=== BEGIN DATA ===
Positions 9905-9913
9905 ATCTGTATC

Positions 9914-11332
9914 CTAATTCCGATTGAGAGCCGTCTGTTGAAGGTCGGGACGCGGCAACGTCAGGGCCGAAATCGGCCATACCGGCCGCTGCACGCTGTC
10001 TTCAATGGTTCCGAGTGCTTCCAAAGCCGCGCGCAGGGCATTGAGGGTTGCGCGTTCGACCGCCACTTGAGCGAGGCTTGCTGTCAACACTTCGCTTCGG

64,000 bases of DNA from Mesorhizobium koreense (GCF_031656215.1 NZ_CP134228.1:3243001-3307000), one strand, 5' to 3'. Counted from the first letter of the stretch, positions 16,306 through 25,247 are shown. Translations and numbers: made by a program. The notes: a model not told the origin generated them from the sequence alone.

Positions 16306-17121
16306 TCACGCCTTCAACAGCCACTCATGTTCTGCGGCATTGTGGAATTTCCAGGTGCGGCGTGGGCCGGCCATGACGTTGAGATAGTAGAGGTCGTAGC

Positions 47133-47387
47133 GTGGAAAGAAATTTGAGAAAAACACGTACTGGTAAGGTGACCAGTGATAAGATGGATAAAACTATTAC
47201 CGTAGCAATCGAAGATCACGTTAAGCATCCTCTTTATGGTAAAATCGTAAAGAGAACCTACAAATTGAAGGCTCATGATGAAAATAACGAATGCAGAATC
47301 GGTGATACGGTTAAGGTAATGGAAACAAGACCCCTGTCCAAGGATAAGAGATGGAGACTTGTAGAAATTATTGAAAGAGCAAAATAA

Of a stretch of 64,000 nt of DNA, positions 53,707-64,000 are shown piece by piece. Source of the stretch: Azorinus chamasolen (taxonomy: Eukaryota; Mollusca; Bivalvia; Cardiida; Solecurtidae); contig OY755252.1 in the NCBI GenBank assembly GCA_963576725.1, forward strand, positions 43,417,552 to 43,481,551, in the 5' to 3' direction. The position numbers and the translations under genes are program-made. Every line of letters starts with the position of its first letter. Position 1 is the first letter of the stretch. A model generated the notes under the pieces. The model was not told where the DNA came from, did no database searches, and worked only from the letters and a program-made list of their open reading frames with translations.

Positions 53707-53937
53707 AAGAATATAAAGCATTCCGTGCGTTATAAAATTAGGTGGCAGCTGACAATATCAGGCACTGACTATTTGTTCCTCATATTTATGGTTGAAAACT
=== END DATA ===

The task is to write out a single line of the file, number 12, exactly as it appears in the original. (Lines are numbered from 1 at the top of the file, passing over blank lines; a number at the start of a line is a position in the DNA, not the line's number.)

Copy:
47301 GGTGATACGGTTAAGGTAATGGAAACAAGACCCCTGTCCAAGGATAAGAGATGGAGACTTGTAGAAATTATTGAAAGAGCAAAATAA